Craig was released by the Red Sox on Friday, Ryan Hannable of WEEI.com reports. Craig, who hasn't seen major-league action since 2015, was slashing .253/.352/.316 in 27 games for Triple-A Pawtucket before being cut loose. The 32-year-old could catch on elsewhere given his previous success in the majors, but it seems unlikely he'll make it back to the big leagues.
Craig was reassigned to the Red Sox's minor-league camp Sunday, freelance Red Sox writer Maureen Mullen reports. The former All-Star remains in the Red Sox organization, but his career has been on the downswing since he was traded to Boston in 2014. He's spent much of the past two seasons in the minors and looks bound to do the same again in 2017 after hitting just .173 at Pawtucket a year ago.
Craig is likely to begin the 2017 season at Triple-A Pawtucket, regardless of how well he hits during spring training, Peter Abraham of The Boston Globe reports. Craig, who had a double and a home run Wednesday against the Mets, is no longer on Boston's 40-man roster and carries a huge salary ($11 million) that would leave the Red Sox susceptible to the luxury tax. So, while his 1.043 spring OPS looks like he's making a case for sticking on the roster, it's not going to happen.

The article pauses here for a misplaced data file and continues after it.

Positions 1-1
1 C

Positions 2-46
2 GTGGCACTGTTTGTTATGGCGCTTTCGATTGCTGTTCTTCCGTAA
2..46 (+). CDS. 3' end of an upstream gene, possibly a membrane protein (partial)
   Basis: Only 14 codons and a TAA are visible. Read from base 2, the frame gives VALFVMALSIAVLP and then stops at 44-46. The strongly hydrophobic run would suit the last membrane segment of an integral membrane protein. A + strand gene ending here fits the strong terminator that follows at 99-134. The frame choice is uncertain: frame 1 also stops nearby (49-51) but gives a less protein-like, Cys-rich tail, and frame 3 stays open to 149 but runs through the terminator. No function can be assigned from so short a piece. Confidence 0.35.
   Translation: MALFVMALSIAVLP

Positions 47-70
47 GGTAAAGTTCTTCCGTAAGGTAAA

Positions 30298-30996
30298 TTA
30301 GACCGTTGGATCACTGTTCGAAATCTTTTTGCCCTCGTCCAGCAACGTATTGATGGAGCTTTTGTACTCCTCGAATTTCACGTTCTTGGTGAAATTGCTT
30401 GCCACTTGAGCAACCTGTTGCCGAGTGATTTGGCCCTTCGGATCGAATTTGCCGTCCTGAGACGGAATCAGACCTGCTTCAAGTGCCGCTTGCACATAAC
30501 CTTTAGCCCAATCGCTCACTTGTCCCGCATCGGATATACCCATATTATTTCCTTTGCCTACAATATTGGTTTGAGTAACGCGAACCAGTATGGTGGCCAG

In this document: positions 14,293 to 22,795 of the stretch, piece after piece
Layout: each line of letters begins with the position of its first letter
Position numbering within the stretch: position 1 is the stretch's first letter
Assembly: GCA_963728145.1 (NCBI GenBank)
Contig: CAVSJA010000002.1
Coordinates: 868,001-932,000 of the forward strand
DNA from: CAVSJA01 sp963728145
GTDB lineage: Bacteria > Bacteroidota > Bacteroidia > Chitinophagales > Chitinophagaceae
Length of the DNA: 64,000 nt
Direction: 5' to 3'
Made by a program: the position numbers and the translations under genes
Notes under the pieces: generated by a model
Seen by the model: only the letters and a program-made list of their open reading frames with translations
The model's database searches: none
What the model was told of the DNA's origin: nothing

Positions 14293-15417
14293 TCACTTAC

Craig, who hasn't played since May 19 due to right-knee inflammation, will begin a rehabilitation assignment with short-season Lowell on Friday, Logan Mullen of WEEI.com reports. Craig returned from an oblique injury earlier this season, then ended up back on the disabled list after two games with a knee injury. The former major league All-Star and MVP vote-getter is way off the radar these days. So far off that he's not on Boston's 40-man roster.
Craig (oblique) was reinstated from the disabled list Monday. Craig had missed 30 games due to his ailing oblique, but he seems to be back to full health and ready to contribute for the PawSox again. Despite the health concern being behind him, it's unlikely that he'll get anywhere near the majors unless he really picks things up at the plate in the minors.